Crowdfunding Platforms for Apps

November 19, 2012 General, Research

Crowdfunding Platforms for Apps

By Julia Salem

November 19, 2012

Crowdfunding has evolved into an extremely popular way for entrepreneurs and small companies to raise money from the general public. This method of funding has not only become a way to raise money, but has also allowed companies to realize the value (or lack of value) the product can bring to customers. Companies that do not successfully receive crowdfunding on a project may realize the need to pivot or scrap the project all together. Successful crowdfunding projects have hard evidence that potential customers truly need the product the company is providing. In some scenarios, the ability of a company to receive funding on a crowdfunding site could attract the attention of a real investor. One of the risks of sharing an idea or product on crowdfunding sites is that it could be copied or stolen before the original company has the chance to gain traction.

While many companies decide that crowdfunding may not be right for their product, others, like many mobile app companies, see this as the best way to get their app started. There are many crowdfunding sites, but many do not allow mobile apps to raise money on their site. The growing popularity of mobile apps has encouraged developers to create and attempt to crowdfund their apps. The following is a list of crowdfunding platforms that do allow, or focus on, mobile apps.


Appbackr is a wholesale marketplace for mobile phone apps. The developer posts an app or app-in-development to the Appbackr marketplace. Backers can purchase a bulk of apps wholesale, and the developer receives immediate payment. Backers can view monthly sales reports and the daily run rate of purchased apps on the Appbackr dashboard. This is a good way to get a small amount of cash up front for marketing purposes. Appbackr has 30 listed projects as of 11/2/2012, with the top funding intake being $1,719.

Application Requirements: The developer must be a registered Apple or Android developer.


The idea is much the same as Kickstarter or Appbackr: you post up your app campaign, tell people what your app is going to do, and then you ask for their money so that you can actually create and/or launch the app. One fundamental difference is that your app doesn’t have to reach its funding goal in order for you to get the money from your “backers.” You have the option of choosing an “open” project; if your goal isn’t reached, you still keep the money that people have pledged. Money can be given via PayPal or Amazon payments. You can also use Appsplit to find freelancers who can help you with the development of the app or otherwise help with the idea as a whole. Appsplit has 65 listed projects as of 11/2/2012, with the top funding intake being $2,000.


AppStori is a crowdsourcing and funding platform that connects mobile app consumers with developers before an app hits the app store. At the core, AppStori believes that better apps will come to market through a collaborative “dialog” between developers and consumers. On AppStori, developers can raise funds, find beta testers, build an audience, advertise their needs and wants, and create an overall “Stori”, allowing friends, family, and consumers to be part of the team that brings an app to market. AppStori has 13 listed projects as of 11/2/2012, with the top funding intake being $2,787.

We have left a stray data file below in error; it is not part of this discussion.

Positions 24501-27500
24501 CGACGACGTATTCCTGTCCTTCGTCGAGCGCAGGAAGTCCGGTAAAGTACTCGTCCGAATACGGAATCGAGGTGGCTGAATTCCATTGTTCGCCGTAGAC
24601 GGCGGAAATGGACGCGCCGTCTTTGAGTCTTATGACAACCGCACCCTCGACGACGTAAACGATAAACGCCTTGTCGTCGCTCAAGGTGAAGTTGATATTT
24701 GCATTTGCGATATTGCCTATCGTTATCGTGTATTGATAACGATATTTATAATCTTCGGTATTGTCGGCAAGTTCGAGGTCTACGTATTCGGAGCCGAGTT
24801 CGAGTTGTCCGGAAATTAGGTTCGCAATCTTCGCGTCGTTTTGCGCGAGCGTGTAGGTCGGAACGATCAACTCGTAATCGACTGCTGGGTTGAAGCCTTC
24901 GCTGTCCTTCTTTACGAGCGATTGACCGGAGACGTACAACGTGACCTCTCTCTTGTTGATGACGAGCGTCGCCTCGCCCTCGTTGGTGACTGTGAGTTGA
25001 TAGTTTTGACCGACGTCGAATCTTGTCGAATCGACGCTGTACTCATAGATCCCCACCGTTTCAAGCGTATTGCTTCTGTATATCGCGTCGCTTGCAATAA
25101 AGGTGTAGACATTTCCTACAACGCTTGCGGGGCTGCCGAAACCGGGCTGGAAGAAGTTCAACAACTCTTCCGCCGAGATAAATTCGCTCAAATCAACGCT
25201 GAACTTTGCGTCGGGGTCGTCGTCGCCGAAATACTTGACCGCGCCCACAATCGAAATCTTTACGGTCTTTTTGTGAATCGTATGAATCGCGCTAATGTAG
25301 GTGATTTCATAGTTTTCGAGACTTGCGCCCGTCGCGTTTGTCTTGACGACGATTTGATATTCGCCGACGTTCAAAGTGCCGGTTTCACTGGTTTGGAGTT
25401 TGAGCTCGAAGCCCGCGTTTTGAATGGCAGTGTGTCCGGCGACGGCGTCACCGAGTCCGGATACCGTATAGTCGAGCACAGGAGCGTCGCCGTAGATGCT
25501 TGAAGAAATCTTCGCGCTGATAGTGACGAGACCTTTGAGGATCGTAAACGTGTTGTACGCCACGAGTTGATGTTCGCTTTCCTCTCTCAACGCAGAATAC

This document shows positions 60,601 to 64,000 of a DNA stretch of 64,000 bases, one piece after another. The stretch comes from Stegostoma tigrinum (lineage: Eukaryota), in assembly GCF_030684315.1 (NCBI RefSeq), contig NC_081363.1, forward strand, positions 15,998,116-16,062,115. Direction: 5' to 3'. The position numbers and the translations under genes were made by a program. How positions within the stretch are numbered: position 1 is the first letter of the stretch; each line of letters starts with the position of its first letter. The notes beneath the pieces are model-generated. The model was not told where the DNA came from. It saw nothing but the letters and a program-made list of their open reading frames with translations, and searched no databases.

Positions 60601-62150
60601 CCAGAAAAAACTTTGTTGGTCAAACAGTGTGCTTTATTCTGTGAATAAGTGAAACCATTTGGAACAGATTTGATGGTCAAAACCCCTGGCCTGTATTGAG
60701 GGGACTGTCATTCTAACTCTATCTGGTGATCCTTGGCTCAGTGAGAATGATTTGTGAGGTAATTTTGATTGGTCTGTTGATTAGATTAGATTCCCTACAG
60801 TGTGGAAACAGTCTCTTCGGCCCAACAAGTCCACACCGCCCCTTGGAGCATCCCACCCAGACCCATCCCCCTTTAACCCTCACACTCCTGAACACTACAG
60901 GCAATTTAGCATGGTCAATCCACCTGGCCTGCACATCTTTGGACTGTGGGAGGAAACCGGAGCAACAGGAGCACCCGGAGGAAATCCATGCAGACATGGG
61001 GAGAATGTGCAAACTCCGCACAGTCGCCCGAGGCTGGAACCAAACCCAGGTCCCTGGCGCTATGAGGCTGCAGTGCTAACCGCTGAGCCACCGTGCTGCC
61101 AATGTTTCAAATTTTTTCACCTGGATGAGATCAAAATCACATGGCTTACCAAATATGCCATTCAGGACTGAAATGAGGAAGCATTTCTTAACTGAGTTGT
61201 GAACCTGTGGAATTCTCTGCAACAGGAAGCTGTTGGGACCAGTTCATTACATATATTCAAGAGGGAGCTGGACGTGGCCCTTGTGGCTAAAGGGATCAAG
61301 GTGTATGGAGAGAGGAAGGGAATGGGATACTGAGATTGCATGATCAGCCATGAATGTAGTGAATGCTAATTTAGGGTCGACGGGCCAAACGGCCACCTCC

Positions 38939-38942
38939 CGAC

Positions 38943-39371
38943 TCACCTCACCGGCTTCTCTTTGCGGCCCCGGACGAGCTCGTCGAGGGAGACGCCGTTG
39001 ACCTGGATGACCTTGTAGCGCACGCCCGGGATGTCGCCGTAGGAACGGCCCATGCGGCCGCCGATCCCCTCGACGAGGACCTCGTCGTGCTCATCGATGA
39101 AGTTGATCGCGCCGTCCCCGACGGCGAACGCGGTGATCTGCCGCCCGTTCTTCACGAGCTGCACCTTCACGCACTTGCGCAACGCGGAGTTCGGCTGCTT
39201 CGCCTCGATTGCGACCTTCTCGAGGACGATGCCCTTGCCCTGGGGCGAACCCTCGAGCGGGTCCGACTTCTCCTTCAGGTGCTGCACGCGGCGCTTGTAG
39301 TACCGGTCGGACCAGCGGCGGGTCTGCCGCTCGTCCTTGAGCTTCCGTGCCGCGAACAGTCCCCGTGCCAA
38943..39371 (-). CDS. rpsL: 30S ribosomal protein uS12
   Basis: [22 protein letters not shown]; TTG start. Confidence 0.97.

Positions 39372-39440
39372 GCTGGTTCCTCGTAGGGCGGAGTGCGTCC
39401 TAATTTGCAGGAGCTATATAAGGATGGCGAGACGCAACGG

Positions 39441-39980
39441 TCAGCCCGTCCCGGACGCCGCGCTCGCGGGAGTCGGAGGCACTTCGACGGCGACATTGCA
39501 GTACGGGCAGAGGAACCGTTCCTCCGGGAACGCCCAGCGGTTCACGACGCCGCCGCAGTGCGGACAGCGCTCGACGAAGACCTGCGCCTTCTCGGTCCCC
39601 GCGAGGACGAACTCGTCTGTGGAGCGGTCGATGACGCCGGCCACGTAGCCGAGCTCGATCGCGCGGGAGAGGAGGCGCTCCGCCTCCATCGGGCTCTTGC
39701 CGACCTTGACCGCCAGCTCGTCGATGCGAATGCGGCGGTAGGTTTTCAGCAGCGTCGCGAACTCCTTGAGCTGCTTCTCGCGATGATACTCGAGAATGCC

Application Requirements: 1) Must be mobile dependent, 2) no porn, gambling or firearms.


IndieGoGo offers anyone with an idea — creative, cause-related, entrepreneurial — the tools to build a campaign and raise money. Project categories include gaming, film, design, education, mobile, and technology. IndieGoGo integrates with Facebook, Twitter, and other social media platforms. The site offers a widget to showcase your campaign on your website. Unlike many crowdfunding sites, you keep all the money you raise, even if you don’t meet your goal. You can also track contributions with the analytics tools and stay on top of fulfillment with the dashboard. There is a 4 percent fee on the money you raise when you meet your funding goal. Third party payment processing fees also apply. IndieGoGo has 20,000+ listed projects as of 11/7/2012, with the top funding intake being $1,370,511.


Project creators are able to present their visions to a worldwide audience, as the platform recently went global. Pozible has an “all or nothing” approach. Each project owner is forced to set a funding goal and time limit (from 1-90 days) for their idea. If you are unsuccessful in raising your goal during the set time period, all pledges are canceled and the funds are not transferred. If you are able to estimate your projected funding, then this will not be an issue, but the race against time could deter you from your ultimate goal. Pozible has 254 listed projects as of 11/5/2012, with the top funding intake being $15,241.


RocketHub is the world’s funding machine. RocketHub is an international and open community that has helped thousands of artists, scientists, entrepreneurs, and philanthropists raise millions of dollars. RocketHub has 400+ listed projects as of 11/7/2012, with the top funding intake being $103,814.

Rock The Post

A social network and crowdfunding platform for entrepreneurs. The in-depth category list allows you to post your business idea specific to its industry. There are currently 36 different categories, many of which cannot be found on other crowdfunding platforms. The unique categories range from home and garden to real estate. By specifying your niche on Rock The Post, your chances of connecting will be maximized. Rock The Post has 15 listed projects as of 11/3/2012, with the top funding intake being $15,115.

Application Requirements: Must be a U.S. resident with a valid social security number and have a WePay account.

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